Caliban In Shakespeare's The Tempest Essay

1868 words - 7 pages

Missing Works Cited

The Tempest, considered by many to be Shakespeare’s farewell to the theatre, has of all his plays the most remarkable interpretive richness. The exceptional flexibility of Shakespeare’s stage is given particular prominence in The Tempest due to its originality and analytic potential, in particular in the presentation of one of his most renowned and disputed characters, Caliban. Superficially portrayed in the play as a most detestable monster, Caliban does not evoke much sympathy. However, on further examination Caliban presents himself as an extremely complex character and soon his apparent monstrosity is not so obviously transparent. The diverse range of presentations of him on stage exemplifies Caliban’s multifarious character.


Although Caliban attempts to rape Miranda, appearing initially to be nothing more complex than a degenerate beast and so should be presented as such, Caliban is in fact a human being and not a monster, misunderstood only because Prospero, the colonizer, has unjustly depicted him as being merely a primitive native.

At the time of The Tempest, settlers began moving out of Britain to colonize America, Africa and parts of Asia. Laying a claim to overseas territory was becoming increasingly important to national identity and power. The voyages of Christopher Columbus and Vasco da Gama sparked what has come to be known as the age of European Expansion, when England and the rest of Europe began devoting their energies to exploring and developing markets overseas. When The Tempest was written, these immensely important social events were on the top of everyone’s mind, including, presumably, Shakespeare’s. It is for this reason that the play is often considered an allegory of European discovery and in particular, colonization: Prospero is deemed the colonizer of the island and Caliban and Ariel the colonized. In the introduction to Critical Essays on Shakespeare’s ‘The Tempest’, Editor Alden T. Vaughan describes how the commonly accepted view of Prospero’s character was that of “a wise and rational ruler [who] could govern the forces of disorder that undermine the family and the state”. Indeed, before the beginning of the nineteenth century Prospero was presented as thus, while Caliban as an abominable, inhuman beast. As the play drew a greater audience worldwide however, that view began to change and post-colonial interpretations began to present themselves in which Caliban was cast in a more empathic light. These critics noted how easily the figure of Caliban converges with the image of the cannibal, the mythical ‘savage’ whom many European travellers claimed to have encountered. The name Caliban even seems to be a pointed anagram of ‘cannibal’. Since that time, views have changed on the savagery of those natives and with it, on the savagery of Caliban.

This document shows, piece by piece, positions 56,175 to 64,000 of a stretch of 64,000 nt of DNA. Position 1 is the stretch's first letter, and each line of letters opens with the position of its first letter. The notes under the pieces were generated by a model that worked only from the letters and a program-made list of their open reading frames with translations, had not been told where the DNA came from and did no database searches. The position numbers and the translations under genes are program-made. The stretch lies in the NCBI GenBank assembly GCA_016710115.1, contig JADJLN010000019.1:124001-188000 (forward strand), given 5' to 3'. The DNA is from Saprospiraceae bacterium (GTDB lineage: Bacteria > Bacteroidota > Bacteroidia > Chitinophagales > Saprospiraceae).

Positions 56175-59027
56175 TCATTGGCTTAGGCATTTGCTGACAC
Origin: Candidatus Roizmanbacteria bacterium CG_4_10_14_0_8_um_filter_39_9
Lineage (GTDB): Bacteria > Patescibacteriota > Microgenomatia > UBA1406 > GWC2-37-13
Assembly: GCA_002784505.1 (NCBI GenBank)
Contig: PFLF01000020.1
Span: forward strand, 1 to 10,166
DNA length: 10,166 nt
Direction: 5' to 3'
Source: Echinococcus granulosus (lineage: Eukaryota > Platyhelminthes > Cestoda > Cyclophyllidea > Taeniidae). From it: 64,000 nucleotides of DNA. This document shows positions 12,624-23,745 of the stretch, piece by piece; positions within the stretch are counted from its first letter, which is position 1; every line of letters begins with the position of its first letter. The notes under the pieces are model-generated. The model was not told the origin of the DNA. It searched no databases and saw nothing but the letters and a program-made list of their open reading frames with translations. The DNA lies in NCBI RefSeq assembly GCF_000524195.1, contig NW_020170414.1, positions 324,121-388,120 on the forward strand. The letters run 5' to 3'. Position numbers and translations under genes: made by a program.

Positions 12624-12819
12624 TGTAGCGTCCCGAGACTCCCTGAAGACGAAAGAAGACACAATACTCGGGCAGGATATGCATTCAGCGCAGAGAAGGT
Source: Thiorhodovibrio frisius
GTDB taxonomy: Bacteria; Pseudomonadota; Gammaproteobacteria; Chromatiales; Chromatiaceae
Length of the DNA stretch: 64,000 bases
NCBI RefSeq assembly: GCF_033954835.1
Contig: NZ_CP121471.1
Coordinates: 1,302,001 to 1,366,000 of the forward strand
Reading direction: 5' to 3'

In the 1978 Royal Shakespeare Company production of The Tempest, David Suchet played a humanized, though exploited, ‘third-world’...

Find Another Essay On Caliban in Shakespeare's The Tempest

The Characters of Prospero and Caliban in The Tempest

1591 words - 6 pages The Conflict between Passion and Intellect in The Tempest      During the time of Shakespeare, society had a hierarchical structure. In Shakespeare's play, The Tempest, the characters of Prospero and Caliban, represent two different extremes on the social spectrum: the ruler, and the ruled. Their positions on the social hierarchy are largely due to the fact that Caliban responds almost wholly to passions, feelings of pleasure -- his senses